Sturnus vulgaris Linnaeus, 1758 (ITIS)
European starling, common starling, English starling
Eurasia and northern Africa (Linz et al. 2007)
1890-91 (Cabe 1998)
Introduced by Eugene Schiefflin as part of a plan to introduce to the U.S. all birds mentioned in the works of Shakespeare (Cabe 1998)
Causes $800 million in agricultural damage annually (Linz et al. 2007)
Cornell University. Cornell Lab of Ornithology.
Love them or hate them, there's no doubt the European Starling is a wildly successful bird. A new study from the Cornell Lab of Ornithology examines this non-native species from the inside out. What exactly happened at the genetic level as the starling population exploded from just 80 birds released in New York City's Central Park in 1890, peaking at an estimated 200 million breeding adults spread all across North America? The study appears in the journal Molecular Ecology.
The section below contains highly relevant resources for this species, organized by source. Or, to display all related content view all resources for European Starling.
Centre for Invasive Species Solutions (Australia). FeralScan.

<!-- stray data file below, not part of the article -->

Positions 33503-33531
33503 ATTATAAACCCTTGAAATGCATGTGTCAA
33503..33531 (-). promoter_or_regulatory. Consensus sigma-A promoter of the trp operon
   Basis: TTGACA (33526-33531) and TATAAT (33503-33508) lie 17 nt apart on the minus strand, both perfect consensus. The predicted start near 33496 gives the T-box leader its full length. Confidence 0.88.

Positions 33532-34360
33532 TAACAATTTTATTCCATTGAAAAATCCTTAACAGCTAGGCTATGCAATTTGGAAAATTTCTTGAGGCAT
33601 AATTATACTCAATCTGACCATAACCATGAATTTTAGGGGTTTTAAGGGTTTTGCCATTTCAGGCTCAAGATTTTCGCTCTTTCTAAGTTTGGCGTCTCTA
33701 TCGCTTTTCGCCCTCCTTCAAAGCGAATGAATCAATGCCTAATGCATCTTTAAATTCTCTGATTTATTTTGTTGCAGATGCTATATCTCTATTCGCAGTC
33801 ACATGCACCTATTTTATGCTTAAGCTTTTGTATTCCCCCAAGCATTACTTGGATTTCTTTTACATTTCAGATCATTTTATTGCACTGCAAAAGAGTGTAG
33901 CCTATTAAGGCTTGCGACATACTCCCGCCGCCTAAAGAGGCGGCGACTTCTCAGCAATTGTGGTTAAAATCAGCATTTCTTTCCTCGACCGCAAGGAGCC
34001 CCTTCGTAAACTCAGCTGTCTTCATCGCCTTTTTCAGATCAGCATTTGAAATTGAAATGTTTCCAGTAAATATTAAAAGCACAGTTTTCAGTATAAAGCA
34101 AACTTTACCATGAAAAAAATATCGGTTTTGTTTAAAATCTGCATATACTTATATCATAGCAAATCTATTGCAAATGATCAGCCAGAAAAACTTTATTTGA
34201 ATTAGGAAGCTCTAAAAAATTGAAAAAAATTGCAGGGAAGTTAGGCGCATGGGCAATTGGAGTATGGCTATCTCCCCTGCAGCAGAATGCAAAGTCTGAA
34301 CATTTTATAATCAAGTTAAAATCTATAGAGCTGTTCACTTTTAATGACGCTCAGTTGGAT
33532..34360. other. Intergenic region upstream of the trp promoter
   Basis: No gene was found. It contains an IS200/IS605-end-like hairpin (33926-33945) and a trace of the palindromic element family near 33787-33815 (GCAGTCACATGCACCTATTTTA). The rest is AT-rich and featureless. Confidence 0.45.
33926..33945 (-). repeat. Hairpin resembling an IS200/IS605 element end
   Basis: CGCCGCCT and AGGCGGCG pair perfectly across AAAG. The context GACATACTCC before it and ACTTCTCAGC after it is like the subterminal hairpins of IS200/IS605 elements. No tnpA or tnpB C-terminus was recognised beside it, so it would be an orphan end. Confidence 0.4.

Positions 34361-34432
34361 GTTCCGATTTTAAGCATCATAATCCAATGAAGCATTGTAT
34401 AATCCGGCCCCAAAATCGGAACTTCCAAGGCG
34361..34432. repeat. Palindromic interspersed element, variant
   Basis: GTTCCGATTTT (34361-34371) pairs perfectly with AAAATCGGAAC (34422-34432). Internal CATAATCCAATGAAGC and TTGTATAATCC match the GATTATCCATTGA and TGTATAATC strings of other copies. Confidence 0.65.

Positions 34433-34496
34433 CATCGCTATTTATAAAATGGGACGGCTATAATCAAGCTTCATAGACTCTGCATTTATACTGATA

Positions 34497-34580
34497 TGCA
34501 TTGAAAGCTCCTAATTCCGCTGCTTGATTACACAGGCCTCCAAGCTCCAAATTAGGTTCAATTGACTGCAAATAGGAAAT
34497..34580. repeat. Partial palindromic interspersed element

Texas Commission on Environmental Quality, Galveston Bay Estuary Program; Houston Advanced Research Center (HARC).
Smithsonian Institution. Smithsonian Marine Station at Fort Pierce.
Smithsonian Institution. Smithsonian Environmental Research Center. Marine Invasions Research Lab.
USDA. Animal and Plant Health Inspection Service.
State and Local Government
Tennessee Wildlife Resources Agency.
Cabe, P.R. 1998. The effects of founding bottlenecks on genetic variation in the European starling (Sturnus vulgaris) in North America. Heredity 80:519-525.
Integrated Taxonomic Information System. Sturnus vulgaris. [Accessed Sep 10, 2014].
Linz, G.M., H.J. Homan, S.M. Gaulker, L.B. Penry, and W.J. Bleier. 2007. European starlings: a review of an invasive species with far-reaching impacts with far-reaching impacts (PDF | 106 KB). In: Managing Vertebrate Invasive Species: Proceedings of an International Symposium, pp. 378-386.